Over the Years… Thanksgiving Edition

Click her to view the full FB Displays & Designs, Inc. November E-Newsletter.

Up until the time we had the pleasure of working with Sefar Inc., I had never been to New Orleans. To say that I’m thankful I went would be just a bit of an understatement (to say that my coworkers were thankful to have another “T-free” day as a result would be even more so). Happier still was I that the airlines didn’t have flights available for me to do my usual “One Day In/Out” routine, thus forcing me to fly in the day before the install. This in turn forced me to spend the day enjoying myself while I walked up and down Bourbon Street and all the other streets that intersect it. It’s a fascinating place, and I highly recommend that you try to get there at least once in your life. I mean, where else do you think you’re going to find a park dedicated to the likes of Louis Prima and Al Hirt?

In general, traveling has become one of the great pleasures in my life that, while growing up, I never thought would be. Back then, I was very much of a homebody, and I looked forward to being able to one-day purchase the house directly next to my folks – assuming they wouldn’t allow me to build one directly on top of theirs. But now, I almost dive at any chance I can get to travel. On the one hand, it allows me to see a new place, feel a new vibe, experience a new kind of person. And on the other hand, it allows me to ensure first hand that our clients are being well taken care of. They deserve to be. And while I don’t have a third hand, if I did, on it I would mention that I enjoy traveling because absence actually does help to make the heart grow fonder. In laymen’s terms – it’s when I go away that I realize most clearly how important my family is to me.

I am looking forward to spending another Thanksgiving with them – my personal favorite Holiday of the year. It’s my favorite because there’s no fuss nor muss to it. Unlike other holidays, there’s nothing to do and nowhere to run off to. Just a warm house, cozy slippers, good food, the people you love and giving thanks for whatever it is you happen to be thankful for. Personally speaking, among other things, I am thankful for you. It’s you who help me to provide the warm house, the cozy slippers and the good food (well, the food at any rate. It’s actually my wife who makes it “good”). It’s through your partnership with FB Displays & Designs Inc. that we can continue to do what we do best. I just thought you should know that, and that we’re thankful for you as a result.

I hope you all have someone in your life that is able to make food good, and I hope you all enjoy a wonderful Thanksgiving holiday!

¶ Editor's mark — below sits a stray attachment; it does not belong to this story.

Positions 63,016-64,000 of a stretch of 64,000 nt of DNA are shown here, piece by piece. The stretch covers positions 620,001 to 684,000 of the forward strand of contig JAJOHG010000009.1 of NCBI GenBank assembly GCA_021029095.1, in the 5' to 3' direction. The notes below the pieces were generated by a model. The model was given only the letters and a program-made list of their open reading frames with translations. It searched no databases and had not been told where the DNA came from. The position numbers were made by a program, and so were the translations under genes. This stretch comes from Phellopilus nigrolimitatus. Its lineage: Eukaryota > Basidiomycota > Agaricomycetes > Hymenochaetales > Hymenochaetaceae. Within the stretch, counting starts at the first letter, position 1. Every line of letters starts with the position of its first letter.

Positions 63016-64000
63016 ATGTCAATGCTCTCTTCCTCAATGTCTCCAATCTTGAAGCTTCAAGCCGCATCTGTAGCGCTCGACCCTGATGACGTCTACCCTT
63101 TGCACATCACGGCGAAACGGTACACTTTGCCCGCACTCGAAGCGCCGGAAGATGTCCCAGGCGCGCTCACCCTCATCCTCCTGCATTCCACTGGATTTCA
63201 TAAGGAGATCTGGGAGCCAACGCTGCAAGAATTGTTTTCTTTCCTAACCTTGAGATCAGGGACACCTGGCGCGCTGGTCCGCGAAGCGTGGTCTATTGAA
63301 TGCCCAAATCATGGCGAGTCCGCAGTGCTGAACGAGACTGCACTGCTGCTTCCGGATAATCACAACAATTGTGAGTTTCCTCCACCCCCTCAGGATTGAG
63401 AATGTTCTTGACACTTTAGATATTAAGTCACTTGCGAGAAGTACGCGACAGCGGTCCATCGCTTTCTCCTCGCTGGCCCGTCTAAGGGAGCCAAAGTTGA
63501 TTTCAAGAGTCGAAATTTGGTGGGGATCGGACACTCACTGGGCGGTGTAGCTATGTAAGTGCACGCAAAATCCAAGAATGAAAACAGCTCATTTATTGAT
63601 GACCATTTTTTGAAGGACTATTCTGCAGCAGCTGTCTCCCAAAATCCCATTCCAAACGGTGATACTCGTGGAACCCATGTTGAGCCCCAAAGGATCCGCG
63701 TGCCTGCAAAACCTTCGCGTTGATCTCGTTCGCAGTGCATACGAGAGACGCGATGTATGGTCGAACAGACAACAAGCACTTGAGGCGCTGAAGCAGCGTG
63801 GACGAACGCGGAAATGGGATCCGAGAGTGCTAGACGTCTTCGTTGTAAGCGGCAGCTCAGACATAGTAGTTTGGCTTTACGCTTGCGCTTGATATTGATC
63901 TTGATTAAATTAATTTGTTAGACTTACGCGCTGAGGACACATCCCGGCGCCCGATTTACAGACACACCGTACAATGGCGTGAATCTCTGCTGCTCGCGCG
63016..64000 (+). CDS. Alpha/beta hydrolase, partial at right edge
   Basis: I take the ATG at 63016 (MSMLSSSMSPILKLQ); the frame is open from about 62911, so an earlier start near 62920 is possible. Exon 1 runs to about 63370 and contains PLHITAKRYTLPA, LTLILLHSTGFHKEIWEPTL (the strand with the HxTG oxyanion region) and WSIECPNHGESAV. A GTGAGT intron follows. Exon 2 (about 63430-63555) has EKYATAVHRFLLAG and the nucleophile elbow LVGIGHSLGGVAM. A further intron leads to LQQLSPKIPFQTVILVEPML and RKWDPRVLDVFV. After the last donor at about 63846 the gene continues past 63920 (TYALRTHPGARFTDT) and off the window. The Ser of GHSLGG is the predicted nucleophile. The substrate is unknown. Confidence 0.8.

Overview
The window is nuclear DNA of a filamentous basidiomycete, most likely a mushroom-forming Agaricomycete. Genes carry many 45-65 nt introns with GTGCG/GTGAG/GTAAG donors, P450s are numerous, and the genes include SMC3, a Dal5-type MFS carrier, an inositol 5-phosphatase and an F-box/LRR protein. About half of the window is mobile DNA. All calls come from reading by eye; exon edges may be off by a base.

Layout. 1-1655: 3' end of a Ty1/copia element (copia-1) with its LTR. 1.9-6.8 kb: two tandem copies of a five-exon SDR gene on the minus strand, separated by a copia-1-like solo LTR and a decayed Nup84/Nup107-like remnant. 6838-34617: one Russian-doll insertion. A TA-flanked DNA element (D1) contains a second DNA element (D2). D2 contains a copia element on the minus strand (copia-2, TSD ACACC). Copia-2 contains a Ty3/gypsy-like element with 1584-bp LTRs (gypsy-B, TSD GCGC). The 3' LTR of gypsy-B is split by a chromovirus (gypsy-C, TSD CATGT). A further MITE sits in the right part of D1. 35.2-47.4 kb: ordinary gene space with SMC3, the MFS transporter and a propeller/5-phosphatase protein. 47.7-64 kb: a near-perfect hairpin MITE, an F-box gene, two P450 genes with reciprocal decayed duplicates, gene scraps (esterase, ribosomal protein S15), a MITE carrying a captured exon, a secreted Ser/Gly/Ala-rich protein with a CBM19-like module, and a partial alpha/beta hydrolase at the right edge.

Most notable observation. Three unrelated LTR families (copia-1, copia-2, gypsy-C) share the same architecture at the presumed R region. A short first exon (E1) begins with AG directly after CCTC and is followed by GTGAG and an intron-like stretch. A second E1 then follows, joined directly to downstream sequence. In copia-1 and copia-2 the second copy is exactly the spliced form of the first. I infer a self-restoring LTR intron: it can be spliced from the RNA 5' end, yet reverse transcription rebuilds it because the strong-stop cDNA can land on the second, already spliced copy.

Troy Stover is the Operations Manager for FB Displays & Designs, Inc.

The “Bum’s Rush” Can Cost Big Bucks

“What you see is what you get”. This is especially true with regard to exhibitor behavior at both public and industry trade shows. It’s easy to tell immediately which companies put obvious time and effort into their exhibiting strategy. The company’s exhibit will offer a welcoming feel and booth staff will positively interact with visitors, taking the time to ask questions and provide answers.

The flipside of the “what-you-see” truism is, “What you don’t see is also what you get”. This is referring to all those exhibitors who just have to get a head start on tear down and be the first out the door towards the end of the show.

When an exhibitor leaves early, they are still showing… but what?

Disregard for neighboring exhibitors. It is very difficult to engage a potential client in serious discussion when your neighbor is dismantling their exhibit.

Disrespect for visitors trying to navigate the aisles. Early tear down leaves a poor impression of the show in the minds of visitors. It is also potentially dangerous to have people milling around unsecured booth parts and equipment.

Disdain for show management. An exhibitor may think he or she is sending a message to management that the show wasn’t successful. Instead, this individual looks unprofessional, disrespectful and risks the chance of not being invited to future events. Most show managers discourage, and in some cases prohibit, leaving early. There are often severe penalties for breaking this part of the exhibitor agreement including loss of priority points or poor location for future shows. Yet there are always a few exhibitors who think the rules were written for everyone else.

Unfortunately, exhibitors who tear down early don’t realize whom they are hurting most… themselves!

To neighboring exhibitors, show visitors, and show management, tearing down early is usually just an annoyance that will soon vanish, but these exhibitors run the risk of doing serious long-term harm to their companies. These people are not only missing sales on the show floor, but also future sales from missed opportunities with potential clients.

Research has shown that 30% of all show floor sales are consummated during the final two hours of exhibit time. Many buyers use the first segments of a show to preview products and develop specifications for purchases. The actual purchase is made at the end of the show. It’s not uncommon to see a visitor walk away angry when he or she returns to a particular booth to do business only to learn that the exhibitor has “left early”.